This difference in ideology is apparent on the economic front too. Netaji believed in socialism. In his presidential address at the Students Conference held at Lahore in October 1929, he elaborated his concept of freedom. He said, “This freedom implies not only emancipation from political bondage but also equal distribution of wealth, abolition of caste barriers and social inequalities and destruction of communalism and religious intolerance.” He wanted to reduce or minimise the privileges of landlords, capitalists and higher classes in society. “Free India will not be a land of capitalists, landlords and castes. Free India will be a social and political democracy.” But right-wingers never had any problem with capitalism. They were totally against to any idea of central planning. They enjoyed massive support from the royalty and landlords. At the time of zamindari abolition, Jan Sangh was more concerned about rehabilitation of zamindars.
Today, the RSS and the BJP are praising Netaji for his military endeavours to liberate India but their ideological ancestors had done totally the opposite: when Netaji was revamping the Azad Hind Fauj (or INA) in Japan and Gandhiji had given the ‘Quit India’ call, Hindu nationalists were hand in gloves with the British. Hindu Mahasabha under Savarkar’s leadership organised recruitment camps for the British armed forces. Savarkar noted, “Whether we like it or not, we shall have to defend our own hearth and home against the ravages of war and this can only be done by intensifying the (British) government’s war efforts to defend India. Hindu Mahasabhaites must, therefore, rouse Hindus especially in the province of Bengal and Assam as effectively as possible to enter the military forces of all arms without losing a single minute.”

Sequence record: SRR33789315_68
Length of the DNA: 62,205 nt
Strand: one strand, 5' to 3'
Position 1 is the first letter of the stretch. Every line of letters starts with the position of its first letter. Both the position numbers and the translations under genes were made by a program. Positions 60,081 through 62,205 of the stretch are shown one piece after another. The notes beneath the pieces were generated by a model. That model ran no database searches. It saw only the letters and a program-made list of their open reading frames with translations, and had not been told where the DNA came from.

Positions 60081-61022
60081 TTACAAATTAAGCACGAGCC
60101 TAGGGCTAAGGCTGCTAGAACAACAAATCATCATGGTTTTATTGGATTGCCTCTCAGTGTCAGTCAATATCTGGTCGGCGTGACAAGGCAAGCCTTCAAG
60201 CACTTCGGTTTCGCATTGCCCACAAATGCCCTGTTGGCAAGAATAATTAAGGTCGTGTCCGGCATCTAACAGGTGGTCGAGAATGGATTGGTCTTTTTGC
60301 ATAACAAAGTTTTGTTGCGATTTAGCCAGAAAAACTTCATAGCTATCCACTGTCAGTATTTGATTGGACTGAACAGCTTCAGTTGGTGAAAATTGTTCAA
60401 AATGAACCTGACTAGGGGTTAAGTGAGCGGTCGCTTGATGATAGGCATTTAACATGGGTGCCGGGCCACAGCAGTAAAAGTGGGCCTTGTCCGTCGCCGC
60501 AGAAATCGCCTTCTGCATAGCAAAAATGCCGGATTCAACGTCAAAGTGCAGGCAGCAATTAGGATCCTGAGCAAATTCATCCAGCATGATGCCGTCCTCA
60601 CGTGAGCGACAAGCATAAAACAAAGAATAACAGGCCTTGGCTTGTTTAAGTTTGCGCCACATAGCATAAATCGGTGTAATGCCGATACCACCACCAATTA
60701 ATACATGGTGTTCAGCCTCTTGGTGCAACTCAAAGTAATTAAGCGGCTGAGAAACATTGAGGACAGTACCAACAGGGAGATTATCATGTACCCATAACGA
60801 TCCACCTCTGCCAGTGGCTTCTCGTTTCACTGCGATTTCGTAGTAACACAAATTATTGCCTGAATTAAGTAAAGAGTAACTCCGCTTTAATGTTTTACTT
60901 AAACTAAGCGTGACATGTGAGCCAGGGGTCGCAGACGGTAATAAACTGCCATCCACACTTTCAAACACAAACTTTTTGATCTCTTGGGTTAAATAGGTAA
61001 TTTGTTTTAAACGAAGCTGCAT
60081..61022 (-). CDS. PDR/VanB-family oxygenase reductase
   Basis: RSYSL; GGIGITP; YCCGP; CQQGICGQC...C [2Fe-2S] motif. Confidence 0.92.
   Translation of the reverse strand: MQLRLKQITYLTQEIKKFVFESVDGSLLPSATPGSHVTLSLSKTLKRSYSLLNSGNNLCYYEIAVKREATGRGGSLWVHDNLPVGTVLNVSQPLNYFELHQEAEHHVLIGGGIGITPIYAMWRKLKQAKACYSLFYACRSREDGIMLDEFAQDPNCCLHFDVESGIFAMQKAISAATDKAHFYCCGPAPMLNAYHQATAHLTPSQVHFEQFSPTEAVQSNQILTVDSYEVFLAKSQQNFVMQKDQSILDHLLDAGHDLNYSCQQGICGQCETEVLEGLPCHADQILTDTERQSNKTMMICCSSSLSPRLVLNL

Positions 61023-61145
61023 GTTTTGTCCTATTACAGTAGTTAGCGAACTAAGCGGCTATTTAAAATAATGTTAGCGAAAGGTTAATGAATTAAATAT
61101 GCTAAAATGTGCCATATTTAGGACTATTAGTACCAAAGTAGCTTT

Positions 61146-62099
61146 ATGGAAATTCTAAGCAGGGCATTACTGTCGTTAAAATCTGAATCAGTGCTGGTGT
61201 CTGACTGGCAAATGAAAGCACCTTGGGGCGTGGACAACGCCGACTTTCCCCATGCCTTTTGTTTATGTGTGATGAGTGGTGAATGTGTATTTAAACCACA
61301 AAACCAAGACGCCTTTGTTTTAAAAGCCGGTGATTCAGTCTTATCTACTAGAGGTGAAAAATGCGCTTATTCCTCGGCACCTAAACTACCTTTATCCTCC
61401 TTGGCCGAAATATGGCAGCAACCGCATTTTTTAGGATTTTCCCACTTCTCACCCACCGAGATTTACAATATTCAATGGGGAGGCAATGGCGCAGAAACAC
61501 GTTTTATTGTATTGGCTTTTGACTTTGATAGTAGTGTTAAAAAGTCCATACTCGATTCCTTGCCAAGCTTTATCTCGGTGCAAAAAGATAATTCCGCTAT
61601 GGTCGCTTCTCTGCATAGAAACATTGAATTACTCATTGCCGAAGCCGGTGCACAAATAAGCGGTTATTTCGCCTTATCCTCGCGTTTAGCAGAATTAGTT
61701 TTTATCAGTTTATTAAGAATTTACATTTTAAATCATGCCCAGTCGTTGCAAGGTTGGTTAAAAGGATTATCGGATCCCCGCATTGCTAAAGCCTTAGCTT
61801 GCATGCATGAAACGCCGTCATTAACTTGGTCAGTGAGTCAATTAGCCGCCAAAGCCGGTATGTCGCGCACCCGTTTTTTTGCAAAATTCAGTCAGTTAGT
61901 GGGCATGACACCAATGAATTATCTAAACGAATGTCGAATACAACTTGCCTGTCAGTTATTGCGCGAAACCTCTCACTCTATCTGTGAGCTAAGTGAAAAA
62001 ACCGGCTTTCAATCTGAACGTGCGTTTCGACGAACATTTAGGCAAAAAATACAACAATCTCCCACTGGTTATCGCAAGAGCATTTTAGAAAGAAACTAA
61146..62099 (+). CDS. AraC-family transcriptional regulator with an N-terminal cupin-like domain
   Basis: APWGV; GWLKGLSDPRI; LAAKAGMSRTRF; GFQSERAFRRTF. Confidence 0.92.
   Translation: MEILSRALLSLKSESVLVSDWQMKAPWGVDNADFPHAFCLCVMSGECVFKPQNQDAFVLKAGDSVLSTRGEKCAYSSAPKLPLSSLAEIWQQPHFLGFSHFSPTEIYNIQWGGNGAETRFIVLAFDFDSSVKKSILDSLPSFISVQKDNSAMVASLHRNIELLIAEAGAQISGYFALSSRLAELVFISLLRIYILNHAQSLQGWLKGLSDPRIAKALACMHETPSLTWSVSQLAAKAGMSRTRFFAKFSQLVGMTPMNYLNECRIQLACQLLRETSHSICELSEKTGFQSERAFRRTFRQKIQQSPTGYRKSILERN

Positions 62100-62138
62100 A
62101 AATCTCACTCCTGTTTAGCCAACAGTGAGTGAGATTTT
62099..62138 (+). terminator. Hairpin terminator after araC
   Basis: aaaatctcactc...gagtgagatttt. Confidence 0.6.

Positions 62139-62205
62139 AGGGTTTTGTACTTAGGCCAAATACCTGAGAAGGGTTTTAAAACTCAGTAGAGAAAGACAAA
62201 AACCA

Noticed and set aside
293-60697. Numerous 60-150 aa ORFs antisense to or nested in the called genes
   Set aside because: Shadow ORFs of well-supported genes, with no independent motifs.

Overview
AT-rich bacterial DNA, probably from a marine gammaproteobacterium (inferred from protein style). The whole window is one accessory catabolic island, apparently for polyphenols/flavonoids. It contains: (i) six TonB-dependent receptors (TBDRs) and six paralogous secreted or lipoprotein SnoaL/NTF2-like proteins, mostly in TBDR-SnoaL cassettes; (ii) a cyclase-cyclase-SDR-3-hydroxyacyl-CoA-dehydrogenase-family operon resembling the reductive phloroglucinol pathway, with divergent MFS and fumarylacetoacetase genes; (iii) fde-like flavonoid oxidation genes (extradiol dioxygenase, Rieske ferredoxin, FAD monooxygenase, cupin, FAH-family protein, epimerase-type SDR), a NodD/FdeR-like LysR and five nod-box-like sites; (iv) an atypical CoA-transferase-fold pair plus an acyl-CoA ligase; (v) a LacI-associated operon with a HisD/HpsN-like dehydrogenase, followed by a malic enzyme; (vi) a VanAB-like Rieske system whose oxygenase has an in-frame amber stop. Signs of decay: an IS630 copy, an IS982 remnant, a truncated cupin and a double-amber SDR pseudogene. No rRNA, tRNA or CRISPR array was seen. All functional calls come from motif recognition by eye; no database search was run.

The RSS had also distanced itself from the Quit India movement of 1942. Golwalkar himself admitted, “In 1942 also there was a strong sentiment in the hearts of many. At that time too the routine work of Sangh continued. Sangh vowed not to do anything directly.” History tells that the “routine work” of RSS was to widen the gap between the Hindus and the Muslims, and thus helping the British rulers as well as the
Muslim League achieve their goal.
To get political mileage, BJP is portraying Subhas Chandra Bose as Gandhi’s victim and Nehru’s rival, but in reality Netaji always had the highest regards for both of them. He indeed named two INA regiments after Gandhi and Nehru. It was Netaji who first gave Gandhi the epithet of ‘Rashtrapita’, or the father of the nation, in a radio address from Singapore in 1944. It was the same year when a member of Hindu Mahasabha, Nathu Ram Godse, made his first attempt to kill Gandhi. That year Godse was caught twice while trying to approach Gandhi with a dagger. His eventual success would have been the greatest sin in the eyes of Netaji. Subhas Chandra Bose could never have condoned the killers of his ‘Rashtrapita’, nor agreed to the politics of their successors.